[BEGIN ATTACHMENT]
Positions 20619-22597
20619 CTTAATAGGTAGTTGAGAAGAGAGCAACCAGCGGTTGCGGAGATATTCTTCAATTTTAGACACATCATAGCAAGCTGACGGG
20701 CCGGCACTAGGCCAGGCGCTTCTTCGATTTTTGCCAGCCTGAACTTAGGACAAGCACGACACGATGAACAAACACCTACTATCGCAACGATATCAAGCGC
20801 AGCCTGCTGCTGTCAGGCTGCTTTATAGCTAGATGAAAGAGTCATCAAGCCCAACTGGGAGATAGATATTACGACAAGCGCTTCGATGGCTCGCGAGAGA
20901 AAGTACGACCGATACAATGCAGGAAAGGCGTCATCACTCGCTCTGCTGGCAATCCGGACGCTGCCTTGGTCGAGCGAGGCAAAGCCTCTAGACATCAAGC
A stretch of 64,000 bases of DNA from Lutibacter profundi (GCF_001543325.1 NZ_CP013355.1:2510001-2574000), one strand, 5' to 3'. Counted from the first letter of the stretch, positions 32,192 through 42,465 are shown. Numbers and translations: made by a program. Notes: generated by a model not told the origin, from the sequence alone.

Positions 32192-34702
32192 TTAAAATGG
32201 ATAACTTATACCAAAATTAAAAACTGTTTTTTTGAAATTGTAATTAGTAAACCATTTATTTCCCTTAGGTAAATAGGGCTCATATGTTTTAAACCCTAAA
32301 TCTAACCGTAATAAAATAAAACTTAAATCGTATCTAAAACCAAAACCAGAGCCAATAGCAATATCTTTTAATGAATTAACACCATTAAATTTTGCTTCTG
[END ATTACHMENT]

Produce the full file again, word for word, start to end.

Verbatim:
Positions 20619-22597
20619 CTTAATAGGTAGTTGAGAAGAGAGCAACCAGCGGTTGCGGAGATATTCTTCAATTTTAGACACATCATAGCAAGCTGACGGG
20701 CCGGCACTAGGCCAGGCGCTTCTTCGATTTTTGCCAGCCTGAACTTAGGACAAGCACGACACGATGAACAAACACCTACTATCGCAACGATATCAAGCGC
20801 AGCCTGCTGCTGTCAGGCTGCTTTATAGCTAGATGAAAGAGTCATCAAGCCCAACTGGGAGATAGATATTACGACAAGCGCTTCGATGGCTCGCGAGAGA
20901 AAGTACGACCGATACAATGCAGGAAAGGCGTCATCACTCGCTCTGCTGGCAATCCGGACGCTGCCTTGGTCGAGCGAGGCAAAGCCTCTAGACATCAAGC
A stretch of 64,000 bases of DNA from Lutibacter profundi (GCF_001543325.1 NZ_CP013355.1:2510001-2574000), one strand, 5' to 3'. Counted from the first letter of the stretch, positions 32,192 through 42,465 are shown. Numbers and translations: made by a program. Notes: generated by a model not told the origin, from the sequence alone.

Positions 32192-34702
32192 TTAAAATGG
32201 ATAACTTATACCAAAATTAAAAACTGTTTTTTTGAAATTGTAATTAGTAAACCATTTATTTCCCTTAGGTAAATAGGGCTCATATGTTTTAAACCCTAAA
32301 TCTAACCGTAATAAAATAAAACTTAAATCGTATCTAAAACCAAAACCAGAGCCAATAGCAATATCTTTTAATGAATTAACACCATTAAATTTTGCTTCTG